In its dismissal motion, Bartlett, Pontiff, Stewart & Rhodes, the Glens Falls law firm representing the district, the school board and Lennon argued that the girl and her parents haven't proved that the district "intentionally discriminated" against the girl on the basis of her race or that school officials were "deliberately indifferent" to any harassment. The district's lawyers say the girl's complaints, a half-dozen incidents over four years, don't rise to the level of "severe and pervasive racial hostility.
"That these incidents happened at all is unfortunate," their filing reads. "We hope that our children will grow in an atmosphere free from such bigotry. The incidents do not, however, rise to a constitutional deprivation. ... While the vandalism of (the girl's) backpack was abhorrent, it did not occur because of defendant's deliberate indifference."
The school district's lawyers also said school officials responded properly to the discrimination claims, before the backpack incident, that were brought to their attention. As for the backpack incident, "at most the district failed to immediately locate and clean the graffiti," the motion reads. "This failure, however, did not make the (girl) vulnerable to further harassment and was not deliberately indifferent."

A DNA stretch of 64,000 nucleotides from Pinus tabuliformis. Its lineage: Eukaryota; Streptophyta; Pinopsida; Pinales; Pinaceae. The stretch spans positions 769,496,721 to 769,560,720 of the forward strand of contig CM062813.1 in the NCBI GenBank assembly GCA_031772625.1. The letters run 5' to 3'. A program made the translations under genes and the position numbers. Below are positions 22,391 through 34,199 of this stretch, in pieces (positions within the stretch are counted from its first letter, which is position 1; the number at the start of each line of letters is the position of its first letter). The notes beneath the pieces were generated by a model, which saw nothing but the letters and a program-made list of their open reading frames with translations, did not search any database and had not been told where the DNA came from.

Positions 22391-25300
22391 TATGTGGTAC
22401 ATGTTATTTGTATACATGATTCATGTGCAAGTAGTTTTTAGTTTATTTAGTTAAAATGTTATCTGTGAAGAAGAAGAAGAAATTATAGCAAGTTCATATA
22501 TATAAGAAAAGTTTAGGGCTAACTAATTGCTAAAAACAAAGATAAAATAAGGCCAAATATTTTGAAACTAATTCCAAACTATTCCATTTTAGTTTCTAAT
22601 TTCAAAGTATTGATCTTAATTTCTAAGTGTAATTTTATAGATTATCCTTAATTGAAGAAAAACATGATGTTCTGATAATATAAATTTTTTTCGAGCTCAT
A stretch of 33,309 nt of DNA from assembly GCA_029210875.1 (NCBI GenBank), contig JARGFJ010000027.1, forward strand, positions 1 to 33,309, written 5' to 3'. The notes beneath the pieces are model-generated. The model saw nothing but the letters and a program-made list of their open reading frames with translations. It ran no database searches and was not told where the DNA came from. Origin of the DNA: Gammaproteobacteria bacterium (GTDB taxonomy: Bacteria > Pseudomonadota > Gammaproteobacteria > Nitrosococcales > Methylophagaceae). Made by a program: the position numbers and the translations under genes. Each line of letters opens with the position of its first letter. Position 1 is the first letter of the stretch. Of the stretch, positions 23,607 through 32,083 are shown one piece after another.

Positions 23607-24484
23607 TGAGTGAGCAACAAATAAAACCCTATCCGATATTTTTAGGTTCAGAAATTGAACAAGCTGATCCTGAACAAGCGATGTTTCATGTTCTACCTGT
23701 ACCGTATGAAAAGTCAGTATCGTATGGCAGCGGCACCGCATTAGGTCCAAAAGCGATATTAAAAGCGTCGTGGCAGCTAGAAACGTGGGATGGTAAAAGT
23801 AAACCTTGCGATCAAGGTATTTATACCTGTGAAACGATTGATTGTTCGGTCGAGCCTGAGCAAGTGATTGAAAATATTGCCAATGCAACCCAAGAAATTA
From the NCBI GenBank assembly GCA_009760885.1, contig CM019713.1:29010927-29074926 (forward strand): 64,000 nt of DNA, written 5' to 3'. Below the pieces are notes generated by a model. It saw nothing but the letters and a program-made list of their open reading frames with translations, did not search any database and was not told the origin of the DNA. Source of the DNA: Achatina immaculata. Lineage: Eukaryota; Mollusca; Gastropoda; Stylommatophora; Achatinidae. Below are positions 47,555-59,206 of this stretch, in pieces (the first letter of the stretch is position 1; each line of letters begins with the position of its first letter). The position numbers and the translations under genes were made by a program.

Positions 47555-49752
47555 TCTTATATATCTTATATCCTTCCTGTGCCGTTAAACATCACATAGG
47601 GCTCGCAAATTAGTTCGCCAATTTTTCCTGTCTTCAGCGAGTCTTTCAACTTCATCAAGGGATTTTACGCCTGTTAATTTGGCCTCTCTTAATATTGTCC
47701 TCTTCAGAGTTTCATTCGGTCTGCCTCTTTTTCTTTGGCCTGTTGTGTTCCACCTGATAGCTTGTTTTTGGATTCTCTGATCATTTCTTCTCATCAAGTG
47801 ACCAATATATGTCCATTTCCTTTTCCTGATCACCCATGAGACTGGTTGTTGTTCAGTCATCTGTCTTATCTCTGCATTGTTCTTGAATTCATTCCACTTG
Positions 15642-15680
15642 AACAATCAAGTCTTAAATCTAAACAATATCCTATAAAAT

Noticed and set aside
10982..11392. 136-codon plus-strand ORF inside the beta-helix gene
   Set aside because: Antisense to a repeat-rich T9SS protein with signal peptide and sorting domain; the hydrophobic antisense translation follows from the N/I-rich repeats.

Bartlett, Pontiff, Stewart & Rhodes also says there is no proof that school officials retaliated against the girl and her parents after they filed a notice of claim, saying a counselor suggested the girl changing school districts "as simply one of many strategies the district and parents could employ to make (the girl) feel comfortable in school." The motion also says any disciplinary action brought against the girl after the notice of claim was filed was justified by her improper behavior.
The law firm notes that the district took steps to help the girl and combat harassment and discrimination in the schools. It strengthened its anti-bullying policies and procedures and brought in the Vermont Partnership for Fairness and Diversity to conduct anti-bias and diversity training with school staff and administrators. It also says Lennon wasn't involved in any actions or discipline of the girl, and shouldn't be held liable.
Similar dismissal motions were filed by John Muldowney of Saranac Lake, the attorney Goldman hired to represent himself, and Kenyon's own lawyer, Stephen J. Rehfuss of Latham.
One of the attorneys representing the girl and her parents, Theresa M. Girouard of Rome, asked the judge handling the case last week for more time to respond to the dismissal motions. The judge agreed, setting June 17 as the response deadline. A settlement conference in the case is also scheduled for this Friday in Albany.
The girl is also represented by A.J. Bosman of Children's Rights Initiative, a nonprofit organization that provides free legal services to indigent children.
Contact Chris Knight at 891-2600 ext. 24 or email@example.com.